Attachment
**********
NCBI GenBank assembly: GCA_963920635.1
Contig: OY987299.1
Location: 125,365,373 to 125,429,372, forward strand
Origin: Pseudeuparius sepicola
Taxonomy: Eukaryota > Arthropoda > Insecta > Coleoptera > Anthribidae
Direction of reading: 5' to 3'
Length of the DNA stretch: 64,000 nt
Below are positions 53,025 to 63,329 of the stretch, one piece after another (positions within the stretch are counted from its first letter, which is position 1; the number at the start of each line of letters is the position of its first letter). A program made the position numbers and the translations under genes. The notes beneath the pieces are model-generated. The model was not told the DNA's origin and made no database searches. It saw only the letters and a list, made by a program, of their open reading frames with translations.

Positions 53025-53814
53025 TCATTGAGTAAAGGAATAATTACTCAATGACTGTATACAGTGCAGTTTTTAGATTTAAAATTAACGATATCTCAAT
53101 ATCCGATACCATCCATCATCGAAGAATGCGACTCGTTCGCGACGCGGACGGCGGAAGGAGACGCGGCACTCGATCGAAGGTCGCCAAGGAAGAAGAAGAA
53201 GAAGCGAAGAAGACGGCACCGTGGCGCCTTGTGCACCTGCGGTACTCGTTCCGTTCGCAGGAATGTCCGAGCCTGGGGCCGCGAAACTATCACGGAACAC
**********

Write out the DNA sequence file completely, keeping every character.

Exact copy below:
NCBI GenBank assembly: GCA_963920635.1
Contig: OY987299.1
Location: 125,365,373 to 125,429,372, forward strand
Origin: Pseudeuparius sepicola
Taxonomy: Eukaryota > Arthropoda > Insecta > Coleoptera > Anthribidae
Direction of reading: 5' to 3'
Length of the DNA stretch: 64,000 nt
Below are positions 53,025 to 63,329 of the stretch, one piece after another (positions within the stretch are counted from its first letter, which is position 1; the number at the start of each line of letters is the position of its first letter). A program made the position numbers and the translations under genes. The notes beneath the pieces are model-generated. The model was not told the DNA's origin and made no database searches. It saw only the letters and a list, made by a program, of their open reading frames with translations.

Positions 53025-53814
53025 TCATTGAGTAAAGGAATAATTACTCAATGACTGTATACAGTGCAGTTTTTAGATTTAAAATTAACGATATCTCAAT
53101 ATCCGATACCATCCATCATCGAAGAATGCGACTCGTTCGCGACGCGGACGGCGGAAGGAGACGCGGCACTCGATCGAAGGTCGCCAAGGAAGAAGAAGAA
53201 GAAGCGAAGAAGACGGCACCGTGGCGCCTTGTGCACCTGCGGTACTCGTTCCGTTCGCAGGAATGTCCGAGCCTGGGGCCGCGAAACTATCACGGAACAC